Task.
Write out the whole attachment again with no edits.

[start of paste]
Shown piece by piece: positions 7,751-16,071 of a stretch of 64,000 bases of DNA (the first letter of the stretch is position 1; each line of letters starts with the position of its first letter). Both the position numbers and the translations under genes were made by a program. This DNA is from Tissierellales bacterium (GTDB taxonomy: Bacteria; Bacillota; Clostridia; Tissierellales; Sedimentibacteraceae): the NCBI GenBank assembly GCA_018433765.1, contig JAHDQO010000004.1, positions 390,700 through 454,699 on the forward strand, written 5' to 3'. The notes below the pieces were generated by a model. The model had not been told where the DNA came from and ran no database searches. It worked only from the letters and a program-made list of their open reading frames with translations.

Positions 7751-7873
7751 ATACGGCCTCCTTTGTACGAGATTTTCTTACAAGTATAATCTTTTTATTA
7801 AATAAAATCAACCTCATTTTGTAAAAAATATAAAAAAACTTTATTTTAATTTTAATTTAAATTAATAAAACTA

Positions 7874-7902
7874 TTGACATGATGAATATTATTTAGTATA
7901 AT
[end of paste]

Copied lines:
Shown piece by piece: positions 7,751-16,071 of a stretch of 64,000 bases of DNA (the first letter of the stretch is position 1; each line of letters starts with the position of its first letter). Both the position numbers and the translations under genes were made by a program. This DNA is from Tissierellales bacterium (GTDB taxonomy: Bacteria; Bacillota; Clostridia; Tissierellales; Sedimentibacteraceae): the NCBI GenBank assembly GCA_018433765.1, contig JAHDQO010000004.1, positions 390,700 through 454,699 on the forward strand, written 5' to 3'. The notes below the pieces were generated by a model. The model had not been told where the DNA came from and ran no database searches. It worked only from the letters and a program-made list of their open reading frames with translations.

Positions 7751-7873
7751 ATACGGCCTCCTTTGTACGAGATTTTCTTACAAGTATAATCTTTTTATTA
7801 AATAAAATCAACCTCATTTTGTAAAAAATATAAAAAAACTTTATTTTAATTTTAATTTAAATTAATAAAACTA

Positions 7874-7902
7874 TTGACATGATGAATATTATTTAGTATA
7901 AT